The Arty Semite

Feminist Hero Esther Broner Changed the 'Order' of Things

By Tahneer Oksman

Summer is the cruelest cultural season. With that in mind, ICYMI (In Case You Missed It) is a new occasional series highlighting movies, TV shows, books, comics and everything else we might have missed in the past few months that we can catch up on in the next few.

Early on in Lilly Rivlin’s 2013 documentary, “Esther Broner: A Weave of Women” — now available on DVD — the narrator describes the effect that the author, professor and activist had on Jewish feminists of the second wave. As the narrator recalls, “We were all Jewish feminists. The question that Esther posed for us was: Do we find a place for ourselves within the Jewish tradition or remain outside?”

Esther Broner is perhaps best known for the feminist Hagaddah that she co-authored with Naomi Nimrod, which was first published in Ms. Magazine in 1977 (it took 17 years for a publisher, Harper San Francisco, to then print it as a book). The Hagaddah grew out of a women’s Seder inaugurated in 1975 that Broner, a “Seder sister,” helped to organize and run. The film includes documentary footage of this and subsequent women’s Seders, right up until Broner’s last one, in 2011. At this final Seder, seated beside her granddaughter, Broner recalled how, in the past, she had been booed out of certain synagogues for trying to stir up traditions. “I think Esther’s greatest legacy is her legitimization of alternative rituals,” Letty Cottin Pogrebin, co-founder of Ms. Magazine and a participant in many of these Seders, declares in the film.

For many of the women captured in Rivlin’s documentary, Broner’s investment in Jewish rituals and practices, and her respect for the very Orthodoxy that so often excluded women, was what allowed her to become a force in a Jewish feminist movement that eventually influenced women of all stripes, from the Orthodox to the secular. Gloria Steinem notes that for her, attending a women’s Seder was a kind of rebellion, not least because she had “never been to a Seder before in my life.”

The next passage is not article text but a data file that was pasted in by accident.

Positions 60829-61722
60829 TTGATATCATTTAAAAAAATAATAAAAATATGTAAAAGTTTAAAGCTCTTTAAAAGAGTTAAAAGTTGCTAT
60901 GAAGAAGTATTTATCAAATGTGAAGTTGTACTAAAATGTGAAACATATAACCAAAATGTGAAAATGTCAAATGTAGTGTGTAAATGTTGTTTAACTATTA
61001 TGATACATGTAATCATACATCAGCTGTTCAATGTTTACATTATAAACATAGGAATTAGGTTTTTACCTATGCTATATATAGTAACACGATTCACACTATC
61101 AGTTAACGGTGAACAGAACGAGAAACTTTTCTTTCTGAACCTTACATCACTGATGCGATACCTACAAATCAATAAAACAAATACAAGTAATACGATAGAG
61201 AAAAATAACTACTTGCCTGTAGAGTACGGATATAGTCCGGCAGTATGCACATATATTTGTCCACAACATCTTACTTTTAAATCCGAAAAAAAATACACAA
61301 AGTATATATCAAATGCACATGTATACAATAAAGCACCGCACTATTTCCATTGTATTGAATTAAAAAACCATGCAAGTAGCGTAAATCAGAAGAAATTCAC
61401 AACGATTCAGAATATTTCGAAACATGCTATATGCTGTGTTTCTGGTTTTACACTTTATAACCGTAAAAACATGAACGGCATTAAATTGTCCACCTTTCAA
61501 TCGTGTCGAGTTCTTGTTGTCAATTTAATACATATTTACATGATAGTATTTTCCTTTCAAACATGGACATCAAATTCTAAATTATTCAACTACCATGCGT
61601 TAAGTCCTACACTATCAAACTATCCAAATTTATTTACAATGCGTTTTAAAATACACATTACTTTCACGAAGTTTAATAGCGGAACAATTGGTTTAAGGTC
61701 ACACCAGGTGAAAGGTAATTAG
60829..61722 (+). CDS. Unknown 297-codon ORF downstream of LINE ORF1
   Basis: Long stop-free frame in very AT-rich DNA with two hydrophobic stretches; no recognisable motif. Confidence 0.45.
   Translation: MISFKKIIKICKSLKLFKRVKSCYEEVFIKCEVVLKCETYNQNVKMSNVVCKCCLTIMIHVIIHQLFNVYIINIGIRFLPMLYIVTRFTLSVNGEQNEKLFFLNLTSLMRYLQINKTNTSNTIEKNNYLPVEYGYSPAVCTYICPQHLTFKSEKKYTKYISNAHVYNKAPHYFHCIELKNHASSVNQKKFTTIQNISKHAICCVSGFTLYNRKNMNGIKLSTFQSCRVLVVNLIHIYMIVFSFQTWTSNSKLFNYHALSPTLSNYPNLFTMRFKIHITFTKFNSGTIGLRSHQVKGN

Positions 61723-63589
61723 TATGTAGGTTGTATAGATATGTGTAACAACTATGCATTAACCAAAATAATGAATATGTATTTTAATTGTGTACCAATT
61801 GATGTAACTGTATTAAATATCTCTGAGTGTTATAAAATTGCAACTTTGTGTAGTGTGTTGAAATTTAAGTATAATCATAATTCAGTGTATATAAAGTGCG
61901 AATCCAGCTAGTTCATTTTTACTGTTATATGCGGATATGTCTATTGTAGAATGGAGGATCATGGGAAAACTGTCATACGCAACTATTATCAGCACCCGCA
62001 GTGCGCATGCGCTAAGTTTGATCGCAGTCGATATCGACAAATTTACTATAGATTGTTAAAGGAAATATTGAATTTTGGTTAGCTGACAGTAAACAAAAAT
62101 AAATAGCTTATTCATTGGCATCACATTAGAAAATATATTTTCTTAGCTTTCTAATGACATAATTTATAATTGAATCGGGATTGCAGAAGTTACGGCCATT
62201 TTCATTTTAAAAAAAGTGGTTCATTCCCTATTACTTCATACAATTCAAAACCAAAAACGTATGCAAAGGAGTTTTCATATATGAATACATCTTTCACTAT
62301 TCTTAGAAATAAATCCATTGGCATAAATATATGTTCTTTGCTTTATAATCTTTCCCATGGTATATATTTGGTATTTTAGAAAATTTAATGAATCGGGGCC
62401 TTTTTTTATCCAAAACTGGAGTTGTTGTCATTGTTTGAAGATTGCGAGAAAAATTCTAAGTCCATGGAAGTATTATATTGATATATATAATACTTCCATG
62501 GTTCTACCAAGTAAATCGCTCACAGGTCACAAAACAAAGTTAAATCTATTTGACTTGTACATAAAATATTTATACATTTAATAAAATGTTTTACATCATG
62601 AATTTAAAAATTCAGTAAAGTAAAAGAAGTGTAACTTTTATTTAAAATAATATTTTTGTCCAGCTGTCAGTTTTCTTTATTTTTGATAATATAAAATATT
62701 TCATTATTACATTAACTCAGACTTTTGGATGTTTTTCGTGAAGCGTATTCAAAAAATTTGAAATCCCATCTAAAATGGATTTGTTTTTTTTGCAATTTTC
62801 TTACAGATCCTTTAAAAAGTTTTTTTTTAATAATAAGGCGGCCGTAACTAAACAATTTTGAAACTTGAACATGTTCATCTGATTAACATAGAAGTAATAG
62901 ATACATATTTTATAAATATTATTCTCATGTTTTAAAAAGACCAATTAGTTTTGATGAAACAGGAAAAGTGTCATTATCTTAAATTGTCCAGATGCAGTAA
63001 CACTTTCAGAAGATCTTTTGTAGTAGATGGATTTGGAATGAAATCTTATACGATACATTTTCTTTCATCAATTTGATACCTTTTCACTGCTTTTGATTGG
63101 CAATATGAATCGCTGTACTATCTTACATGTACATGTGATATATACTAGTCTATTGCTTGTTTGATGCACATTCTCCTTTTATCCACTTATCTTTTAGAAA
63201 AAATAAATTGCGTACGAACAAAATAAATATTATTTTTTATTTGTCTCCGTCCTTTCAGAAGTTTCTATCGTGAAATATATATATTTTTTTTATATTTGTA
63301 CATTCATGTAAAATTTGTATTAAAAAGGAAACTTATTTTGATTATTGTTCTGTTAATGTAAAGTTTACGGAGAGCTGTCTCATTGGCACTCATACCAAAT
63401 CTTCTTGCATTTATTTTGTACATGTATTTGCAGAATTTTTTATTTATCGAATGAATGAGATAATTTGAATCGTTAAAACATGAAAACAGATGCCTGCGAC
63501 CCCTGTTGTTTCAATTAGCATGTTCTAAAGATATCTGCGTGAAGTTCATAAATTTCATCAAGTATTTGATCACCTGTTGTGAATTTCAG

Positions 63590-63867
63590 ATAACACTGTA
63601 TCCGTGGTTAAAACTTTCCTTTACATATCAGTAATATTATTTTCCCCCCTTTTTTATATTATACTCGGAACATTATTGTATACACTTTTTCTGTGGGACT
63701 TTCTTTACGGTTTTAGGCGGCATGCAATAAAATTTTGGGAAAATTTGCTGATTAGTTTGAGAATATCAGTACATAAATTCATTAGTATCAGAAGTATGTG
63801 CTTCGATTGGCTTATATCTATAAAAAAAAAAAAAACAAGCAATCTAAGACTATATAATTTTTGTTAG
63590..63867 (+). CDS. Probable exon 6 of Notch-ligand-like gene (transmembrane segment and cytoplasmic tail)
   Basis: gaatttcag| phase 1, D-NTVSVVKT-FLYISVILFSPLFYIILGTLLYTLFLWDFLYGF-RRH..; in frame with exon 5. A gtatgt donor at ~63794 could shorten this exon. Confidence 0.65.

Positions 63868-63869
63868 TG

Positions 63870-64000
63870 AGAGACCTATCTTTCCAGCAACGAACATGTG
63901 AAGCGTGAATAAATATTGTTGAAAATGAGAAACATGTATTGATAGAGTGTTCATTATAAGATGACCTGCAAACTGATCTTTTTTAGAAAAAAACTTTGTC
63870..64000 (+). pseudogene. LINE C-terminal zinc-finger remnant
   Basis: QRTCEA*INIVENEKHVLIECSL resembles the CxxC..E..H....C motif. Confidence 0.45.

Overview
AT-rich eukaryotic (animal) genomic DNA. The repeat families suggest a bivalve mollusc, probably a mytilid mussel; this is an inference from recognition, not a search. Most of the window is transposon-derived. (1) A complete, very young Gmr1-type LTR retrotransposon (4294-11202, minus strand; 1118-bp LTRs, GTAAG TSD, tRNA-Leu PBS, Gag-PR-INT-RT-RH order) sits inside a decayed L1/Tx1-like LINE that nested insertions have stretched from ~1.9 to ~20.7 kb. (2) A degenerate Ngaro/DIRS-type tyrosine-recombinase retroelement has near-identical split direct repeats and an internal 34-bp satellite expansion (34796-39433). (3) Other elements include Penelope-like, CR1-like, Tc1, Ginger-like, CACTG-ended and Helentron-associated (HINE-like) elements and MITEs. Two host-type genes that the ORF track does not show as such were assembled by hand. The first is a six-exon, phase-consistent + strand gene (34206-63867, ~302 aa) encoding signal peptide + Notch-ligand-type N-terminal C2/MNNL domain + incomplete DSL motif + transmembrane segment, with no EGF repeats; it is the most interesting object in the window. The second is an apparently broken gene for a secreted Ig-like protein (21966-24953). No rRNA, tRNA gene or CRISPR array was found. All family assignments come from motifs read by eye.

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'Nathan For You' Is the Most Uncomfortable Show on Television

By Eitan Kensky

“Nathan For You” is built on an undercurrent of mundane desperation: most of us will go along with anything if it means 10 minutes of face-time on TV. We’ll serve (artificial!) poo flavored yogurt at our FroYo shop; court lawsuits for the publicity; deceive the public with bogus animal videos; and camp with unknown men in the wilderness. Shove a camera in someone’s face and they are no longer wary of strangers. They’ll go on dates, spill their hearts, betray secrets. It’s as riveting and hilarious as it is uncomfortable. It might be the best half-hour on television this summer.

“Nathan For You,” whose second season began July 1, is a business advice reality show. Nathan Fielder, a comedian who graduated from the University of Victoria with a bachelor’s degree in commerce, advises small businesses on how to grow. It’s like “Kitchen Nightmares” or “Bar Rescue” except Fielder doesn’t have experience and the advice isn’t good. It’s also not terrible advice (not typically, anyway). The advice has to land in the sweet spot of “bad enough to entertain the folks at home; good enough to get the business to try for a day.” It’s not a parody of business advice shows, but it frequently becomes a parody of other reality genres. The show is more confusing to describe than it is to watch.